Arctic Chill is the fifth of Indridason’s crime novels to be translated into English. Like the others, for which Indridason has established for himself an international reputation, Arctic Chill is a traditional police procedural, albeit one that is dominated by the bleak Icelandic landscape and the interminable winter nights. In this sense, there is nothing particularly radical or innovative in Indridason’s writing – even his emotionally dysfunctional and workaholic detective, Erlendur, with his broken marriage, delinquent, damaged children and heavy smoking is firmly in the tradition of the modern, North European detective. Compared with Fossum, Indridason’s novels are less dark and psychological; compared with Nesbo’s, they are less harrowing and nihilistic. They are simply well-written detective stories with plots that are not over-complicated. Addictive stuff.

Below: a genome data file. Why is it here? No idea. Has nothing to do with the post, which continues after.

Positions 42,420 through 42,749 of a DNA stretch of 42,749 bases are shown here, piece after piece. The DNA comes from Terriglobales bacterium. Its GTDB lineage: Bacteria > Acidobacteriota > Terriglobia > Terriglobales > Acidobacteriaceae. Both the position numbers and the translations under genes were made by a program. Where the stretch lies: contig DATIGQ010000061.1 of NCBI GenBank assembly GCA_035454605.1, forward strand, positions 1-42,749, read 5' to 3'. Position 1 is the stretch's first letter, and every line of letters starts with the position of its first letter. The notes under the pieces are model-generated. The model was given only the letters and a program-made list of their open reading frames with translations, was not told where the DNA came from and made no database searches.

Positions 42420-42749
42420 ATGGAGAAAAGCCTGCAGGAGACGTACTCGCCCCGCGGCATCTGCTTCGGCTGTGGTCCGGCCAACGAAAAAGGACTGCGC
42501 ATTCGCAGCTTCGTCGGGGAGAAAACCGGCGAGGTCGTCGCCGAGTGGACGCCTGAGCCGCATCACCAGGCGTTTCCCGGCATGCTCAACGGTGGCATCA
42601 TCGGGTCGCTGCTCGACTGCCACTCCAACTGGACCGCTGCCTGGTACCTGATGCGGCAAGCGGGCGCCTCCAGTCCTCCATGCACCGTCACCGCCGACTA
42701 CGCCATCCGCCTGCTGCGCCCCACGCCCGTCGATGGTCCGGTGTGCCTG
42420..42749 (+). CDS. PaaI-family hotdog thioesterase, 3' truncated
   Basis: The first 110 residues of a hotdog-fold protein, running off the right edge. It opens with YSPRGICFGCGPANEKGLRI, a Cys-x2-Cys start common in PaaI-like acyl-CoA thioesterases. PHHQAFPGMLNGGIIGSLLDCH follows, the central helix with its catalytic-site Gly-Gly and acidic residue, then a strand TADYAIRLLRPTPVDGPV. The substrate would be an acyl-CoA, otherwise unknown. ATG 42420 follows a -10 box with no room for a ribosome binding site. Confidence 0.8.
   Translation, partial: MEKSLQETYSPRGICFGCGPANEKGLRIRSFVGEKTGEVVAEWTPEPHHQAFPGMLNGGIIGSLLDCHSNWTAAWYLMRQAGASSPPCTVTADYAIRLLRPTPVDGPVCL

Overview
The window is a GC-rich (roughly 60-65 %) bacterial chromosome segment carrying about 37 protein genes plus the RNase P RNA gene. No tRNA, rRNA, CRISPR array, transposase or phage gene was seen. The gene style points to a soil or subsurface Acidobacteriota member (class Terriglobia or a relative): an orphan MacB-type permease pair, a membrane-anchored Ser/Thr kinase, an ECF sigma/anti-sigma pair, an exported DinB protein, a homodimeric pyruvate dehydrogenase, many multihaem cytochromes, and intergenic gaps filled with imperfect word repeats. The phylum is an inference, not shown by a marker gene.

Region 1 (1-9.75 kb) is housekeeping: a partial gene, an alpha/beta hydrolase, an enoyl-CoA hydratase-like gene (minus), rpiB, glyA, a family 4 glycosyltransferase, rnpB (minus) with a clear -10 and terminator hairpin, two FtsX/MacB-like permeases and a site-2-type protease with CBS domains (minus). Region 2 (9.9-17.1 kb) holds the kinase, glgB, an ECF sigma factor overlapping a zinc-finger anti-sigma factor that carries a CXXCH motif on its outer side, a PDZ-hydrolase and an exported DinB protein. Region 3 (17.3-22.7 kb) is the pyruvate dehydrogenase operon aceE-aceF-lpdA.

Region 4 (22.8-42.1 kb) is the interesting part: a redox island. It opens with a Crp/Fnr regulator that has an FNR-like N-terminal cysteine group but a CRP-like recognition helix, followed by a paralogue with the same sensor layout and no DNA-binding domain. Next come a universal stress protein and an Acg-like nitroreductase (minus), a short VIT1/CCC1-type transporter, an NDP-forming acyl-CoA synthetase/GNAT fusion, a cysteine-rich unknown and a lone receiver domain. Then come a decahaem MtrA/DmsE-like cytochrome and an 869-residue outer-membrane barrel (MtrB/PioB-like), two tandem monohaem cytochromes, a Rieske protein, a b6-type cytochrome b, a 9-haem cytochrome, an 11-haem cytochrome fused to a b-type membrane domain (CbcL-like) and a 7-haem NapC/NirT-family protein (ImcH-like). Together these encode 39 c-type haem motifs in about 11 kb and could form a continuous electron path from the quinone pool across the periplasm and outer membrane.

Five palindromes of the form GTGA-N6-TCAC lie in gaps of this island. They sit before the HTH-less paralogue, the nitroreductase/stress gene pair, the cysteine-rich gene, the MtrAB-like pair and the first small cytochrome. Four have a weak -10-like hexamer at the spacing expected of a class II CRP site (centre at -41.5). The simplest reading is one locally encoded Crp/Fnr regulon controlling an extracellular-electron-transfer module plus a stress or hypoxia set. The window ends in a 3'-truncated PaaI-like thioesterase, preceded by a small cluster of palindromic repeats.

But Indridason’s novels, and Arctic Chill is no exception in this respect, are embedded within the Icelandic landscape and Icelandic Society. In Arctic Chill a young boy of Thai extraction is found murdered and Indridason uses this to explore racism, anti-immigration and the tensions of a multi-cultural society. But these are the issues that are explored through the novel, not the reason for the crime itself, which turns out to be rather mundane and something of an anti-climax. And that is, perhaps, Indridason’s point – that violence is so often mundane, even boring. Indridason deserves praise for this – it would have been much easier to have turned this into a novel about hate crime. Instead Indridason tells a story of the banality of evil and he still manages to get across his social commentary on the corrosive nature of xenophobia.